BridgetWhat did you gain from your exchange experience and has it changed the way you think or altered your approach to life?

I had the most incredible experience on my exchange. I don’t think I’ve ever had such close friends than those I had there. I’ve met so many people from across Europe and the globe. It’s definitely changed me as a person, I know that sounds cheesy, but it’s true. In fact, it was so strange coming home when I’ve changed so much and I’ve done so much, yet nothing really changed back home, everything’s the same (almost). I’ve spoken to a few exchange students and they’ve all felt the same. It’s given me so much more confidence in a number of different aspects of my life and I’ve learnt so much about myself too. I’ve come out with a much more informed view of the world and myself.

What accommodation options were available to you?  How affordable was accommodation and would you recommend the same option to others?

I lived on campus which is recommended as getting accommodation outside of the university is quite difficult. Trust me though, although it’s not luxurious or anything, you’ll want to live on campus for the social atmosphere alone. You meet the greatest people and have some epic parties you won’t want to miss. There were three accommodation options on campus – Rockwool, Kolibrien and Korallen. I lived in Korallen which was the more expensive option where you got a slightly larger room with private bathroom and small kitchenette (stove, mini fridge etc.).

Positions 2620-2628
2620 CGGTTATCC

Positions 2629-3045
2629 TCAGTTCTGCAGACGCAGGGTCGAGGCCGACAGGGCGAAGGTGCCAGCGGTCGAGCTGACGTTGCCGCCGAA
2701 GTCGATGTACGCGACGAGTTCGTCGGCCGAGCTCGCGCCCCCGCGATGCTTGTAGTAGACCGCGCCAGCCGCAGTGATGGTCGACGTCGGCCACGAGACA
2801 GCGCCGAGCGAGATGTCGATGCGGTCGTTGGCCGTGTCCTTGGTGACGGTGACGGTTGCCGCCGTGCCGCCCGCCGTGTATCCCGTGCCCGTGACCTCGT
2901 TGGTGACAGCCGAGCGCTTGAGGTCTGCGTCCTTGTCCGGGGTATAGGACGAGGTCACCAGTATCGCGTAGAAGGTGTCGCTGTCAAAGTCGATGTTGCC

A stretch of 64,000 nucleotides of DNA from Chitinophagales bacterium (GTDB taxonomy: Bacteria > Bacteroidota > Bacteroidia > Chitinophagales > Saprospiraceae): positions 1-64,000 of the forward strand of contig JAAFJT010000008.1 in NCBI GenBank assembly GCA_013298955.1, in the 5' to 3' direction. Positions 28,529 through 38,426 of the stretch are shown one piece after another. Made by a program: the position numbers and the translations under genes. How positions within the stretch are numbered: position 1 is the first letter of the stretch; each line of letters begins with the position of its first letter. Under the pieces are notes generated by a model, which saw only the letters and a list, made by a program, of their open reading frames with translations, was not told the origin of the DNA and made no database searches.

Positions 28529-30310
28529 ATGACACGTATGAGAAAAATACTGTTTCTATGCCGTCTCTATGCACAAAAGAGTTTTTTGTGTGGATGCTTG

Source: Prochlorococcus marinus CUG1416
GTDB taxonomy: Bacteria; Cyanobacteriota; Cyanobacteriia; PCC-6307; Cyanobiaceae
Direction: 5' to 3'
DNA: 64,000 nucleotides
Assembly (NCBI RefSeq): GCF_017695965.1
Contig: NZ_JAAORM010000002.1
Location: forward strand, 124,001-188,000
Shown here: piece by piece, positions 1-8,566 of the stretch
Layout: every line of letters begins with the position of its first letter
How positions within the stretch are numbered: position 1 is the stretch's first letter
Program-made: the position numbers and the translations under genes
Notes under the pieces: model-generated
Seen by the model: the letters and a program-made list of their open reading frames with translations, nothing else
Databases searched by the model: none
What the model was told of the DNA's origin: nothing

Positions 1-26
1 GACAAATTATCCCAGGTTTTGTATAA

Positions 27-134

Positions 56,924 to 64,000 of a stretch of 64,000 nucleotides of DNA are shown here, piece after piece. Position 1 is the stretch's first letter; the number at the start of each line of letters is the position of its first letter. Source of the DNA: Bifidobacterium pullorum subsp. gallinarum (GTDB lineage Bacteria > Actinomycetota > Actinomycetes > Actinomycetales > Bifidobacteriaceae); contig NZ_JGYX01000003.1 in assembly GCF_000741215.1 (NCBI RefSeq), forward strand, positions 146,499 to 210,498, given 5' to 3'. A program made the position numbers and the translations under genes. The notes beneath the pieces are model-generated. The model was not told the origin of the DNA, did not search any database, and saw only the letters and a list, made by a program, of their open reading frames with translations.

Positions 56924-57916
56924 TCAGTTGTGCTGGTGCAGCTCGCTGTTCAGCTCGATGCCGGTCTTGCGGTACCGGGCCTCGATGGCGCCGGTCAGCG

In Kolibrien you also had a private room with bathroom but shared kitchen space. Then Rockwool, the cheapest option, was more like an apartment block or share house where you shared an apartment with four other people. Korallen and Kolibrien had more of a student dormitory feel with the halls of rooms and shared common kitchens and lounges. I enjoyed my accommodation. I think it changes semester to semester as to which accommodation is the more social etc., you also have to get lucky with who you’re sharing your exchange with too. We had a really good group of people so it was great fun.

Describe your travel experiences; did you travel locally or to neighbouring countries?